Turning the tables, the scientists then took some of what they knew about Aβ and tried it on LL-37. For one, it is known that certain metals mediate Aβ oligomerization, whereas the role of metals is mostly absent from the AMP literature. In experiments with LL-37, trace amounts of copper mediated formation of dimers and trimers, and it was oligomeric species, not the monomer, that attacked bugs, Moir reported in Prague. For another, Aβ’s ability to generate hydrogen peroxide is known as part of its neurotoxic weaponry. This oxidizing acid, as well as oxygen radicals, is also known to form part of a host’s defense mechanism against microbes but was not considered part of the AMP arsenal. In Prague, Moir showed data suggesting that LL-37 generates hydrogen peroxide, and indeed might deploy it twice against bacterial membranes—first generating H2O2 from membrane phospholipids and then unleashing it on the membrane for further oxidative damage.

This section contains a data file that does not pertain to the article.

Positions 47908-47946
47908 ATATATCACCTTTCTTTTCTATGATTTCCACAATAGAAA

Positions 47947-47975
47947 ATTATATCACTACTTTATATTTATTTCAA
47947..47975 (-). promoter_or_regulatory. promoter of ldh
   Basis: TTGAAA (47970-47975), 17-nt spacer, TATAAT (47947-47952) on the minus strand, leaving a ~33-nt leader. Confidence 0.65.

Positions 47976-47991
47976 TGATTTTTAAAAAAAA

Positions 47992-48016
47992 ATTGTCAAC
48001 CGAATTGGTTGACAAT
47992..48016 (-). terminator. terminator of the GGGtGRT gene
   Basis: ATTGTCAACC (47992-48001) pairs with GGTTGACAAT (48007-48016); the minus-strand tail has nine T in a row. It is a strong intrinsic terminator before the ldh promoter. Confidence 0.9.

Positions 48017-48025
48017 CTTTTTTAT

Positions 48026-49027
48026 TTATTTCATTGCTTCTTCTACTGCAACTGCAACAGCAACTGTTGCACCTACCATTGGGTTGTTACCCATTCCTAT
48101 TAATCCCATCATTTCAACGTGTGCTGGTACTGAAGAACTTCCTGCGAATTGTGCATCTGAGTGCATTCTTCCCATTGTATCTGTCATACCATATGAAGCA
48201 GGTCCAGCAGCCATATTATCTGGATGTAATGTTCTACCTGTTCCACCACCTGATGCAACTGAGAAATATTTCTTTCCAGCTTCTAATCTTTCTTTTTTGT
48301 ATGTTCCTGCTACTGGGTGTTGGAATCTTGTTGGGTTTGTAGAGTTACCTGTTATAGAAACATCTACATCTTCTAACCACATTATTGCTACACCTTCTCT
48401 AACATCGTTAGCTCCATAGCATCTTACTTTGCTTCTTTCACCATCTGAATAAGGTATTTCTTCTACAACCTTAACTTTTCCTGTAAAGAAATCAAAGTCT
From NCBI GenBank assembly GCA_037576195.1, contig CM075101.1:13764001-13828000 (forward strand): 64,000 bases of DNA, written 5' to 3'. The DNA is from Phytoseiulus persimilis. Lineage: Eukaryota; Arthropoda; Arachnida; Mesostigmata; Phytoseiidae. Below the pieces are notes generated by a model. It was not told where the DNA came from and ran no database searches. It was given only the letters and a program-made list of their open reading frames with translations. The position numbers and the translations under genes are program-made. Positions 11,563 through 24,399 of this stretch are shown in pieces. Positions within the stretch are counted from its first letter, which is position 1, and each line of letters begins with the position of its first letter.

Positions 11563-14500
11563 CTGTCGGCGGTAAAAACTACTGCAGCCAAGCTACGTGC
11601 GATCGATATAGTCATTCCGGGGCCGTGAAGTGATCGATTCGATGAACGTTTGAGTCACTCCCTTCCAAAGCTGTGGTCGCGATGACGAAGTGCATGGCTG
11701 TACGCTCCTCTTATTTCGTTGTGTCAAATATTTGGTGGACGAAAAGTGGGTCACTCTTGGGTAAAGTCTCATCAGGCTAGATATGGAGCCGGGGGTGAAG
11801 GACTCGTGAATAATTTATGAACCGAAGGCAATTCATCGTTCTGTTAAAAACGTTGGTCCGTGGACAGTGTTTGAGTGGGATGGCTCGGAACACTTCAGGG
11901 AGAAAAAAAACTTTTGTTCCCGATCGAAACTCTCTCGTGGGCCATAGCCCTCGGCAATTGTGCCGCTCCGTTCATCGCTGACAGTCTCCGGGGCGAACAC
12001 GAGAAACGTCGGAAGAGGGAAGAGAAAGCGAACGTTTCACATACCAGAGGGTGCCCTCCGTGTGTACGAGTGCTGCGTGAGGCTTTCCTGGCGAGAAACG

One reason why microbiologists may have overlooked Aβ is that most AMPs are cationic peptides, whereas Aβ is anionic. But by now some anionic AMPs are known, and the general view is that both anionic and cationic AMPs have evolved as part of the measures and countermeasures that host and microbe inflict on each other, Moir said.